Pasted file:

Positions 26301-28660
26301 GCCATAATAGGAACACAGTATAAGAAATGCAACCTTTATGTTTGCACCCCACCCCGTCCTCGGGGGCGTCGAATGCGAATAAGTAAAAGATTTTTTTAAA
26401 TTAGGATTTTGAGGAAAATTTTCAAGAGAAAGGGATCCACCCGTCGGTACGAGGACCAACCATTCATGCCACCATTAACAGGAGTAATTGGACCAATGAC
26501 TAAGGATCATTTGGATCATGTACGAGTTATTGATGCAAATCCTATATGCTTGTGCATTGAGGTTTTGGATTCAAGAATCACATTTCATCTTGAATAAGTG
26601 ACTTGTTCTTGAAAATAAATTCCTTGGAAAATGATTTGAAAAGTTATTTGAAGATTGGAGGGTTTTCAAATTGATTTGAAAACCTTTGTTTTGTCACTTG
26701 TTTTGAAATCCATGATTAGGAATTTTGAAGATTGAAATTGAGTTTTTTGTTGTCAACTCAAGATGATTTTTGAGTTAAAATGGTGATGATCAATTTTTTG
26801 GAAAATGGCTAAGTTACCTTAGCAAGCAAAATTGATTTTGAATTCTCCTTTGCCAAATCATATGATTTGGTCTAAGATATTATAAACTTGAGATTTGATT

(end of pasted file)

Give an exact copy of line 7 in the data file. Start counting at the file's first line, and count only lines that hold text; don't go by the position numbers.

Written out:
26801 GAAAATGGCTAAGTTACCTTAGCAAGCAAAATTGATTTTGAATTCTCCTTTGCCAAATCATATGATTTGGTCTAAGATATTATAAACTTGAGATTTGATT